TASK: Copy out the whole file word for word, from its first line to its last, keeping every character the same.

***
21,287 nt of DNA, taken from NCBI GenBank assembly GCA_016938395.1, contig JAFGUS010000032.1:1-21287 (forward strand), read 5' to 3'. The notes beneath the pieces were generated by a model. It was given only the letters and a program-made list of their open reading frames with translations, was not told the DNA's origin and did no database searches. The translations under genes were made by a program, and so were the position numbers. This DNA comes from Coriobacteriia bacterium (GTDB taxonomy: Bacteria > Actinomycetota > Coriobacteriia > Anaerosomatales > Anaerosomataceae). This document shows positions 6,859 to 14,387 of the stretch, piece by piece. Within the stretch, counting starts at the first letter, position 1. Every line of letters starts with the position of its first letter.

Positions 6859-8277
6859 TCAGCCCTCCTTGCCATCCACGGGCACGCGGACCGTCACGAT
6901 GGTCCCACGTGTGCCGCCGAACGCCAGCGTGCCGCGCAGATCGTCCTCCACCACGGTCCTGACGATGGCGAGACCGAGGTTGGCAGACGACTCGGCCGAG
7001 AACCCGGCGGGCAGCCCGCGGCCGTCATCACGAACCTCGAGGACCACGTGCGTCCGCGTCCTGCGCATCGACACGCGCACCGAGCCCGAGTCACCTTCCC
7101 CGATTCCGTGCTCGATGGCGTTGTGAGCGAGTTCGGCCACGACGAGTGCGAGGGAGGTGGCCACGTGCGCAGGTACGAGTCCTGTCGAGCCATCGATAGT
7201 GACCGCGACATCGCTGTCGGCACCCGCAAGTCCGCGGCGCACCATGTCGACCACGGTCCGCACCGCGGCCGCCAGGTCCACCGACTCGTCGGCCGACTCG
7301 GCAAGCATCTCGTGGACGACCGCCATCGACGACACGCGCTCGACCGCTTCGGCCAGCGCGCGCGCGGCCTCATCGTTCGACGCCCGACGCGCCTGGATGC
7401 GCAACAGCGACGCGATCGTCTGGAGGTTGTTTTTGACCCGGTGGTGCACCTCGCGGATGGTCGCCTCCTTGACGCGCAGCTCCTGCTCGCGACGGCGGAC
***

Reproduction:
21,287 nt of DNA, taken from NCBI GenBank assembly GCA_016938395.1, contig JAFGUS010000032.1:1-21287 (forward strand), read 5' to 3'. The notes beneath the pieces were generated by a model. It was given only the letters and a program-made list of their open reading frames with translations, was not told the DNA's origin and did no database searches. The translations under genes were made by a program, and so were the position numbers. This DNA comes from Coriobacteriia bacterium (GTDB taxonomy: Bacteria > Actinomycetota > Coriobacteriia > Anaerosomatales > Anaerosomataceae). This document shows positions 6,859 to 14,387 of the stretch, piece by piece. Within the stretch, counting starts at the first letter, position 1. Every line of letters starts with the position of its first letter.

Positions 6859-8277
6859 TCAGCCCTCCTTGCCATCCACGGGCACGCGGACCGTCACGAT
6901 GGTCCCACGTGTGCCGCCGAACGCCAGCGTGCCGCGCAGATCGTCCTCCACCACGGTCCTGACGATGGCGAGACCGAGGTTGGCAGACGACTCGGCCGAG
7001 AACCCGGCGGGCAGCCCGCGGCCGTCATCACGAACCTCGAGGACCACGTGCGTCCGCGTCCTGCGCATCGACACGCGCACCGAGCCCGAGTCACCTTCCC
7101 CGATTCCGTGCTCGATGGCGTTGTGAGCGAGTTCGGCCACGACGAGTGCGAGGGAGGTGGCCACGTGCGCAGGTACGAGTCCTGTCGAGCCATCGATAGT
7201 GACCGCGACATCGCTGTCGGCACCCGCAAGTCCGCGGCGCACCATGTCGACCACGGTCCGCACCGCGGCCGCCAGGTCCACCGACTCGTCGGCCGACTCG
7301 GCAAGCATCTCGTGGACGACCGCCATCGACGACACGCGCTCGACCGCTTCGGCCAGCGCGCGCGCGGCCTCATCGTTCGACGCCCGACGCGCCTGGATGC
7401 GCAACAGCGACGCGATCGTCTGGAGGTTGTTTTTGACCCGGTGGTGCACCTCGCGGATGGTCGCCTCCTTGACGCGCAGCTCCTGCTCGCGACGGCGGAC